Today was a boat adventure on the Western Brook Pond at the Gros Morne Park. This 12 mile long deep water lake is surrounded by a mountain range over a billion years old. It is believed that this mountain range at one time may have been as tall as the Alps. These granite walls are a result of over 40 cycles of glaciers that continually pushed their way to the sea. The most recent was 12000 years ago. The views are spectacular.
The walls reach as high as 2200 ft. and the pond is over 200 ft. deep. The water is pure. The tributaries that feed the pond are filtered through the granite so effectively there are very little minerals that enter the lake. There are a few fish, but very few, hence there are very few birds and predators.
The pond was once a salt water fjord but since the last glaciers, it blocked itself from the ocean and is now a fresh water pond. Every effort is being made to protect this natural wonder. In order to get to the tour boat, we walked a 3 kilometer trail to the boat dock. It's the only way you can get there. This is one of Newfoundlands treasures and a place that every visitor comes to see. The pictures cannot do this place justice.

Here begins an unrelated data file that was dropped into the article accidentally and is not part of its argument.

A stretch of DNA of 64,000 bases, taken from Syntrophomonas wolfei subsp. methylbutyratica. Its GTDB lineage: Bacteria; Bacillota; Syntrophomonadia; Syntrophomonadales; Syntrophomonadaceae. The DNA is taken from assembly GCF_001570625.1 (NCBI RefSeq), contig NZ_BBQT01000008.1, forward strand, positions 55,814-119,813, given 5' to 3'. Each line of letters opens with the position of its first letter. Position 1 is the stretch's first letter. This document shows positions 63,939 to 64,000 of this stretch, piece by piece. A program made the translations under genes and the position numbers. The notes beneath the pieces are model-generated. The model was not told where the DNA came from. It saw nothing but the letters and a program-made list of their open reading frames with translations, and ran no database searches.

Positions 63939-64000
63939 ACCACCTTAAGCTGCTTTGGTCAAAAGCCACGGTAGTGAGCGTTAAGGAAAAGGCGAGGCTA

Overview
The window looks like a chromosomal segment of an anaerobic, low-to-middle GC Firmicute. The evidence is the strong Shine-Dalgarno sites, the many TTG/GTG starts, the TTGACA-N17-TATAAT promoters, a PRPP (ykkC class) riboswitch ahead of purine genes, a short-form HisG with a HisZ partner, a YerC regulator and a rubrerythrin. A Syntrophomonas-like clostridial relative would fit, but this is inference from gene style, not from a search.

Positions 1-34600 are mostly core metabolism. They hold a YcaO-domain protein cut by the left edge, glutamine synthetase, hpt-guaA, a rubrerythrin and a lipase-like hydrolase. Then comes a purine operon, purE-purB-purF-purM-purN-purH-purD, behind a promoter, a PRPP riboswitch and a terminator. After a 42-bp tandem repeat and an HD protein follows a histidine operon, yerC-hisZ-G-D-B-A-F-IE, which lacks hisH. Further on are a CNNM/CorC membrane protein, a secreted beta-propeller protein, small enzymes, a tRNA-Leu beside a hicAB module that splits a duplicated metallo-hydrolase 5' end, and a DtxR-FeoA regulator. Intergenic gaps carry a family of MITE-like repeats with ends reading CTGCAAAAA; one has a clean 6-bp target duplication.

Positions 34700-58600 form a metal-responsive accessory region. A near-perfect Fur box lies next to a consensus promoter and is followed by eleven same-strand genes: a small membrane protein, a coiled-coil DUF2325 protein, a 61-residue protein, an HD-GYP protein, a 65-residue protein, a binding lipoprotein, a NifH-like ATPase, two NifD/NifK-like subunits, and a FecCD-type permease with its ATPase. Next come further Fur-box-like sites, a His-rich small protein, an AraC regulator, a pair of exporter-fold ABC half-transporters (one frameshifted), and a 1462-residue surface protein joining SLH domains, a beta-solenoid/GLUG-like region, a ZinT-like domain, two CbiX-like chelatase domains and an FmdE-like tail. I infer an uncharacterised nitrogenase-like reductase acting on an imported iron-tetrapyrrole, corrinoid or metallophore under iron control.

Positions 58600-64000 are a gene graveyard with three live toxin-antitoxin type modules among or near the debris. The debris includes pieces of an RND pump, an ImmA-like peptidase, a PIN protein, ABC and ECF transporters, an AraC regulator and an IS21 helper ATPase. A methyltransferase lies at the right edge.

You will see a picture labeled Hanging Valley. These valleys are formed when smaller tributary glaciers melt before the primary glacier melts. It leaves valleys high in the mountains. You can see this effect in a lot of the mountains, but this one is a great representation The entire landscape of the western side of Newfoundland is glacial effect.